Randal Birkey created this Adobe Illustrator vector-based illustration of a high-rise tower building for use on the cover of a MetLife Asset Transfer Kit, through a New York City ad agency. This style of architectural illustration is called an axonometric. The footprint of the building is drawn to scale and proportion (width and depth). The third dimension (height) is created by popping up off the footprint at a consistent angle, all of the vertical elements. There are no perspective or foreshortened lines in the illustration, yet it delivers a 3D aerial perspective visual sense to the viewer. This copyrighted work was done in 1995.
Randal was commissioned to produce this 3D wireframe illustration for a fellow architectural perspectivist in the 1980′s. The view is of the interior rotunda lobby of First Bank Place in Minneapolis, Minnesota. The address of the completed building is 201 6th Street South, Minneapolis, MN, and it was designed by the world famous architect, I.M. Pei (The Grand Pyramid, The Louvre, Paris).
Randal was contacted through his new web design firm by Shands Healthcare in Gainsville, Florida. This organization is affiliated with the University of Florida, and located near its medical research facility. Shands has recently completed the construction of a new cancer hospital and needed to add some new floor plans and campus map illustrations to their existing website at www.shands.org.
Randal and Taylor Birkey worked from engineering drawings and references supplied by the hospital to create a series of floor plans and a campus map illustration using Adobe Illustrator software on Apple Macintosh computers.
The illustrations will be used for both print and web applications.
This is a detail section of a San Francisco Street Map that Randal Birkey produced for Rand McNally/Hallwag in 1989 as part of their CityFlash Map product line. This was the first Rand McNally map product produced on desktop computers. Randal and his team used Apple Macintosh FX, CX and CI computers running Adobe Illustrator and Aldus Freehand software.
The street map portion of each CityFlash Map included street level details such as street names, locations of post offices, hospitals, banks, theaters, pharmacies and illustrated points of interest. Also included were vicinity maps, shopping center maps, public transportation system maps, all in an easy-to-use, two-sided folded format.
Other cities produced were Chicago, New York, Washington D.C. and Boston.
This Street Map of Chicago was produced by Randal Birkey and his team as a part of an entire new map product line for Rand McNally in 1989. This was the first product line offered by a partnership of Rand McNally and Hallwag, called CityFlash Maps, produced completely digitally on desktop computers comprised of Apple Macintosh FX and CX computers running then current versions of Aldus Freehand and Adobe Illustrator.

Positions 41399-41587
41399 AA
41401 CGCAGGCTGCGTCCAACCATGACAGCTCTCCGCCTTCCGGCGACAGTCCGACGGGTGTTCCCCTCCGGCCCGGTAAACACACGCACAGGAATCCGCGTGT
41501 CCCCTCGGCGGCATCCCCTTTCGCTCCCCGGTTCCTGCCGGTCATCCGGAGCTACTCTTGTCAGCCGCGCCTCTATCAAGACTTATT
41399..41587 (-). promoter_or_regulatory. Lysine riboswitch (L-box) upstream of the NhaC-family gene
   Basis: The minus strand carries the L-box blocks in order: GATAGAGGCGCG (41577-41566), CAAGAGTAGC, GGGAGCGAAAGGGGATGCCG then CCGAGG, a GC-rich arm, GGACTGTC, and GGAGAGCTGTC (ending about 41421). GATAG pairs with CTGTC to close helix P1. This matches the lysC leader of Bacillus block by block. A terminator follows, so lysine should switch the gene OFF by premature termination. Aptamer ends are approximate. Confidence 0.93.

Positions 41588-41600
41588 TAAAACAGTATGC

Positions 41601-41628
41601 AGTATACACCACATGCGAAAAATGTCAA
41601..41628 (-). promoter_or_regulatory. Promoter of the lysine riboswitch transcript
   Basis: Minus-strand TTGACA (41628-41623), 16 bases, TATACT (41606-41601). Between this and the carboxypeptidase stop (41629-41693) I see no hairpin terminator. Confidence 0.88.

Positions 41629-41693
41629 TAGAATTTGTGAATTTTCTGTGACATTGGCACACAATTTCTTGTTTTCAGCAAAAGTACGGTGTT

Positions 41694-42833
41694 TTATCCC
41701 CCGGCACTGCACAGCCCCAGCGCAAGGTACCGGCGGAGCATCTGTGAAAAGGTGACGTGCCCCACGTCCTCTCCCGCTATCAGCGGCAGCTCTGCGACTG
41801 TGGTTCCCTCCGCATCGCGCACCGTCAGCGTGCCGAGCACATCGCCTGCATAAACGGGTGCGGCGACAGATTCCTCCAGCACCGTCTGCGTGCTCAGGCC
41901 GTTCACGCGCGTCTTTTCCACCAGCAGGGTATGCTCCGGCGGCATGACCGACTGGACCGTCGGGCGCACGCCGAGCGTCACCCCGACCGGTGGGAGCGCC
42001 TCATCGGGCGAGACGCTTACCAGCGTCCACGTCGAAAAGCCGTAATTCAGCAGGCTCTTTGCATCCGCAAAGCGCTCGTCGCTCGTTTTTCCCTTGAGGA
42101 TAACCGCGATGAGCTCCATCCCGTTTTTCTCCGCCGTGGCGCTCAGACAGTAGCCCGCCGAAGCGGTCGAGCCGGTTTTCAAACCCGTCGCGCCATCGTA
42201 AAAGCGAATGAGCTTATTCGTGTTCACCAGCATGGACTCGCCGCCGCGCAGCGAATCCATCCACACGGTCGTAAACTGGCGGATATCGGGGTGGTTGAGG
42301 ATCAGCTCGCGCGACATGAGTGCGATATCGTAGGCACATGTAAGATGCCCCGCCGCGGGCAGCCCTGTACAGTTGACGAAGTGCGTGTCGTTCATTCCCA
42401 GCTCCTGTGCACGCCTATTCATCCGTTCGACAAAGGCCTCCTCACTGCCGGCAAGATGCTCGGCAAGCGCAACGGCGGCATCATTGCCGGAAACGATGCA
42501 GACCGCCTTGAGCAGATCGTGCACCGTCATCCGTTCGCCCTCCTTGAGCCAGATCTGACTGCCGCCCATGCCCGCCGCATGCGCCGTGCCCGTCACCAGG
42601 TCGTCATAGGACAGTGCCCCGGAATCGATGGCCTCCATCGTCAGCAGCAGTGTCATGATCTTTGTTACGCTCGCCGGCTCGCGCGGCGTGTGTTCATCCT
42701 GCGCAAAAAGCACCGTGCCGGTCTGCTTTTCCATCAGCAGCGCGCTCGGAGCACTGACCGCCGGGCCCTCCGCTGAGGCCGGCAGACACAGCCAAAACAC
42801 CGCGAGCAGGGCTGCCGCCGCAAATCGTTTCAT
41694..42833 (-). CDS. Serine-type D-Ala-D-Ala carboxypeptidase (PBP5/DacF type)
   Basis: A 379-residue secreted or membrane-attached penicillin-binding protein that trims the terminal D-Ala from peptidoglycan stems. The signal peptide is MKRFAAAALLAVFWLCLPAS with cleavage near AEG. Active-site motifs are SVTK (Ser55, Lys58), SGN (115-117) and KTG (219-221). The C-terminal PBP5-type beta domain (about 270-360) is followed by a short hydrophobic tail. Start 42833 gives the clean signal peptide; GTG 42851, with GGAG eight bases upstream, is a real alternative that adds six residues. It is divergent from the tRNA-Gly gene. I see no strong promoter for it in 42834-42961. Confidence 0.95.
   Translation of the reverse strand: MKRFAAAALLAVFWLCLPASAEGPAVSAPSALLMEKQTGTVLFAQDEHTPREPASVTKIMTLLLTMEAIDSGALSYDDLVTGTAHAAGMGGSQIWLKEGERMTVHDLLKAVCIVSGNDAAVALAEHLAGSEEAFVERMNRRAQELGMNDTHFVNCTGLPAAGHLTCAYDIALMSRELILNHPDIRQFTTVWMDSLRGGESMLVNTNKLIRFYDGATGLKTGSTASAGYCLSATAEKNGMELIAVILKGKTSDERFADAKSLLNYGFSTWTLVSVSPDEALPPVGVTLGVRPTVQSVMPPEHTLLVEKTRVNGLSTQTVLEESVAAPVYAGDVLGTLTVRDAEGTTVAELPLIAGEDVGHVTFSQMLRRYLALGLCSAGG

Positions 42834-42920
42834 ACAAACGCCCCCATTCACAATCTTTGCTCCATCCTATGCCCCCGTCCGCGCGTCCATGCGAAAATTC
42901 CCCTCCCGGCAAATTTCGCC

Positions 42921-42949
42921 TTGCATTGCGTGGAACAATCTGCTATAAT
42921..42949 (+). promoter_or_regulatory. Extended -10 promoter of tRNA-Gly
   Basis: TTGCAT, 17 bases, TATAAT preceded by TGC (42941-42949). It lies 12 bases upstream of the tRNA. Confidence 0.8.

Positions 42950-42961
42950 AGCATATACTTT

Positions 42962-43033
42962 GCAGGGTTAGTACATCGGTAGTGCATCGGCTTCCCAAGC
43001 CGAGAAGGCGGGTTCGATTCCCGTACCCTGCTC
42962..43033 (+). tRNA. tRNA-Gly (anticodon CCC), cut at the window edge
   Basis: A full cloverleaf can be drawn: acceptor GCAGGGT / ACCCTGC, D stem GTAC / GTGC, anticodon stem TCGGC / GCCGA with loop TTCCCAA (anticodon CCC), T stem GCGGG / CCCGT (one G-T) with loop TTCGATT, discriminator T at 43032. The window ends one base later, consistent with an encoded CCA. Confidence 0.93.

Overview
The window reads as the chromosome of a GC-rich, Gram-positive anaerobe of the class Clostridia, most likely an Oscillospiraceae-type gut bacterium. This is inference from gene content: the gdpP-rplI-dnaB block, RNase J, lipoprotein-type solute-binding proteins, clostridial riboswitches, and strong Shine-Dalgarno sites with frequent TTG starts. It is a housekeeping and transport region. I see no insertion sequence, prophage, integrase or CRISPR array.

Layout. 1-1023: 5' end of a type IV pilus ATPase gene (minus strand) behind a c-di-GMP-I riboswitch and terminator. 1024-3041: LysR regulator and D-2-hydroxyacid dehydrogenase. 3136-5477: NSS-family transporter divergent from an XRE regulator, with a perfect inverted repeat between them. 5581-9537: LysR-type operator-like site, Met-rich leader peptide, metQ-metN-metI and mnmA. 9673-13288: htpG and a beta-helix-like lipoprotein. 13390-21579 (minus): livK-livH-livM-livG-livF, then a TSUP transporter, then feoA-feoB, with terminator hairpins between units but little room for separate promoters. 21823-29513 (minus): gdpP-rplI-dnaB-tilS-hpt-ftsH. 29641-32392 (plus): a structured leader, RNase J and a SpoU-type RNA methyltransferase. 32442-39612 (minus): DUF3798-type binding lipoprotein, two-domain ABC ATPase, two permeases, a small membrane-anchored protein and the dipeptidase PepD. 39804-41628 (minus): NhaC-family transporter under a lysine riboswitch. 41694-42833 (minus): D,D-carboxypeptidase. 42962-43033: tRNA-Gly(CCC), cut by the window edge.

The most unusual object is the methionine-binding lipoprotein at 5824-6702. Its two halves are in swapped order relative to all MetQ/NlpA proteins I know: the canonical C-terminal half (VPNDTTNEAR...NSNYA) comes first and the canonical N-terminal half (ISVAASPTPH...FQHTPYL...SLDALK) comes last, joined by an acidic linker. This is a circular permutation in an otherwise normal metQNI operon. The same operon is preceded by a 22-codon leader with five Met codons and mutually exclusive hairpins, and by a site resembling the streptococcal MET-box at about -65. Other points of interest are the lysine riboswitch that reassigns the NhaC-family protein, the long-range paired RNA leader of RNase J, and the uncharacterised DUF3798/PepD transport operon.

The software used produced vector Postscript files which were supplied to the printer, converted to 4-color process film (CMYK) and plates, then used for 4-color offset printing.
5 US cities were completed as a part of the CityFlash product project:
- New York
- San Fransisco
- Washington, D.C.
For each city map product, the team produced a range of maps including: street level detail maps including points of interest like this one, public transportation maps, and shopping district maps.
Randal Birkey created this Boston Vicinity Map as a part of an entire new map product line for Rand McNally in 1989. This product series called CityFlash Maps was the first product line offered by Rand McNally and European partner Hallwag, produced completely digitally on desktop computers. Randal and his team used Apple Macintosh FX and CX computers running then current versions of Aldus Freehand and Adobe Illustrator.
The digital vector Postscript files were supplied to Rand McNally’s printer, and converted to 4-color process film (CMYK) and plates, then used for 4-color offset printing.
For each city, Randal and his team produced additional maps including street level detail maps including points of interest, public transportation maps, and shopping area maps.
5 US cities were completed as a part of the CityFlash product project: Chicago, New York, Boston, San Fransisco and Washington, D.C.
Here is a logo Randal did using Adobe Illustrator. There is an obvious optical illusion at play here that bothers some people. Oh well… if it gets your attention, its a pretty good logo, right?